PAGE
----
The Binance credit card is about to be launched and at the same time, experts are looking at the product from different perspectives. Some think that Binance misses the target of a real crypto credit card. Others praise the Binance credit card as a consumer-friendly solution.
It’s no secret that the classic financial world is unfamiliar with the crypto industry. For example, traditional banks are only slowly daring to make Bitcoin and Co. available to their customers. Credit cards could be an obvious link between the establishment and the young world of the crypto currency. After all, credit cards are accepted worldwide by the market leaders Visa and Mastercard and guarantee their owners creditworthiness in almost all situations in life. Most recently, Binance, the world’s largest crypto exchange, has taken up the subject of credit cards aggressively. First, financial service provider Swipe was taken over, which already offers credit cards in combination with crypto. Shortly thereafter, Binance announced a credit card under its own name, which will initially be virtually functional this month and will also be physically delivered in a few weeks.
The Binance credit card is attracting a great deal of attention in the crypto scene and has received advance praise. However, skeptics also note: Binance does not actually fulfill the promise of a crypto credit card. In principle, transactions in Bitcoin (BTC) and other crypto currencies should be processed via the block chain and thus be safe from third-party influence and save on fees. However, the credit cards from Binance and Swipe in cooperation with Visa have several shortcomings: First of all, the three companies mentioned above are involved as intermediaries and naturally want to earn fees. Just as important is that when using these “crypto-credit cards”, the final settlement is made in Fiat and the block chain is left out. The providers exchange credit balances in crypto for Fiat during payment transactions, which means that decentralisation and protection against external influences is no longer guaranteed.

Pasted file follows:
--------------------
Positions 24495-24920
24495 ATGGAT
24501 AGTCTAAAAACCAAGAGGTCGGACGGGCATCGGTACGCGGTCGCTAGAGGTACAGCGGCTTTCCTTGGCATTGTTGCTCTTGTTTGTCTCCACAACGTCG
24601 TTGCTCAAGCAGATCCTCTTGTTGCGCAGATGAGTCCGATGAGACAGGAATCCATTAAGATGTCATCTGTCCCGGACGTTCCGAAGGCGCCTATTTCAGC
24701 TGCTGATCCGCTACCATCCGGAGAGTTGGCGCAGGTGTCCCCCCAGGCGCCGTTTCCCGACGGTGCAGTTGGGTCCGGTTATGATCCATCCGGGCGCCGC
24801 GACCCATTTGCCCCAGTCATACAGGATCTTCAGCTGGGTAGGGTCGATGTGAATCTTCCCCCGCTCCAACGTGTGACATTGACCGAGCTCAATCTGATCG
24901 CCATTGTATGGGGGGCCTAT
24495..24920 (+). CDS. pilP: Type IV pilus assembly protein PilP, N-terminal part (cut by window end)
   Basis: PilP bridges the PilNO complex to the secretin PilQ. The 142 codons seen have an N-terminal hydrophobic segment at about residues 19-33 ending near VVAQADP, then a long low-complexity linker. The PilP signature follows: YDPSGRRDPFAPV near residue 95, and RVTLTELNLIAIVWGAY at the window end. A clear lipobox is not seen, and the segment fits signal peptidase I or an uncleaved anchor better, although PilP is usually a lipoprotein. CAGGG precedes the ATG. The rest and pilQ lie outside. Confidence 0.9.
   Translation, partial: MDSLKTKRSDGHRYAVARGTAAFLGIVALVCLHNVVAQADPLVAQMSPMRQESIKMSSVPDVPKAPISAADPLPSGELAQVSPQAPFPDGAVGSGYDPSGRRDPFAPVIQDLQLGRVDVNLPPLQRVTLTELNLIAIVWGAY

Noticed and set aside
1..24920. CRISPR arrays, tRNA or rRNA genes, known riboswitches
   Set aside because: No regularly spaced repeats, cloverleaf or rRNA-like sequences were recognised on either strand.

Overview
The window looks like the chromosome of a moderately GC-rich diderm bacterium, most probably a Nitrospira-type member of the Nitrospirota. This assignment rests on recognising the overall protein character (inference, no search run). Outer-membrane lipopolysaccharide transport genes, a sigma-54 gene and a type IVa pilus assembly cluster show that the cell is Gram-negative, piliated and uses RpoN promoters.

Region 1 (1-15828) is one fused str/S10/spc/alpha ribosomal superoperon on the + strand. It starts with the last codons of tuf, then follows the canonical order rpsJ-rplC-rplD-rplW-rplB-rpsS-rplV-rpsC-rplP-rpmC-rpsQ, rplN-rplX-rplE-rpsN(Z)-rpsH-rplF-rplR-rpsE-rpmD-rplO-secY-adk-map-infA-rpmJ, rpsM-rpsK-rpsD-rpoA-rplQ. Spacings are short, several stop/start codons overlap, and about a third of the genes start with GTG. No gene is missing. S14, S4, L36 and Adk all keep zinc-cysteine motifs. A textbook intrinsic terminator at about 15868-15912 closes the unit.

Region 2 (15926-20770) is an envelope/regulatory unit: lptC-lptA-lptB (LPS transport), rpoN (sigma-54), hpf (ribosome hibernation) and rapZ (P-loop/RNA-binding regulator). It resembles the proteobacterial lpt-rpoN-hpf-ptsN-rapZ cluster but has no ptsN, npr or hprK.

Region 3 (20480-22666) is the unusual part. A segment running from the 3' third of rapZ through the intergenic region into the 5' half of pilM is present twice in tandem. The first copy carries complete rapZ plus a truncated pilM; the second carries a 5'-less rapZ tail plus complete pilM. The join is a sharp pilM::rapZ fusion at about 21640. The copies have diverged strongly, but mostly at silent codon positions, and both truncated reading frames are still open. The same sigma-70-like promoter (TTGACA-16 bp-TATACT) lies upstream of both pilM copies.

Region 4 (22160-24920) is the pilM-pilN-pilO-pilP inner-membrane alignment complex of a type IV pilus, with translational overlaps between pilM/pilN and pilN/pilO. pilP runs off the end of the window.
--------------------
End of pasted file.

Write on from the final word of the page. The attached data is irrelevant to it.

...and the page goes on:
The vision of a genuine crypto credit card
In the real world, the number of companies accepting Bitcoin and selected Altcoins as means of payment is steadily increasing. Whether Burger King, hotels and flights through travel portals or, in the future, coffee at Starbucks – it is no longer just small companies in nerdy niches that are showing themselves progressive when it comes to Bitcoin. Actually, one would think, it should be possible to pay for goods and services directly with crypto, at least at such companies. But even Binance does not implement this feature, although the sheer market power would certainly put them in a good negotiating position with Visa and Mastercard.
Meanwhile, Binance’s competitor Coinbase has gone its own way and managed to become a principal member of Visa in February 2020. This gives them the right to issue credit cards themselves and in return assume liability risks. But even the Coinbase credit card is ultimately settled in Fiat and direct crypto payments are not included. At least in Germany, only the offer of TenX, where Bitcoin, Litecoin (LTC) and Ethereum (ETH) could be used directly, came close to the idea of a real crypto credit card. But in the wake of the debacle at service provider Wirecard, TenX also had to change its course. Now, the system always converts to Fiat before payments are realized.
Conclusion: Current crypto credit cards are only an interim solution
From the point of view of investors in crypto, the associated credit cards are indeed an elegant way of keeping balances in Bitcoin and other coins as liquidity for Fiat at all times. This is because the conversion process takes place in the background and within seconds. But it also often costs a lot of money – as the Binance credit card’s fee comparison shows, this is still an open question. However, there still seems to be a long way to go to the basic goal of being able to pay by credit card without intermediary and directly via the block chain and in Bitcoin, for example. Apparently, even Coinbase and Binance are encountering blockade behaviour from Visa and Mastercard on this issue.
Thus, the offers mentioned crypto credit cards can score points through user-friendliness and are certainly interesting for many. But the breakthrough to what at least parts of the crypto scene really expect has not yet been achieved. A positive side effect of crypto-to-crypto payments in the real world would probably also be that more price stability should be achieved through generated volumes.
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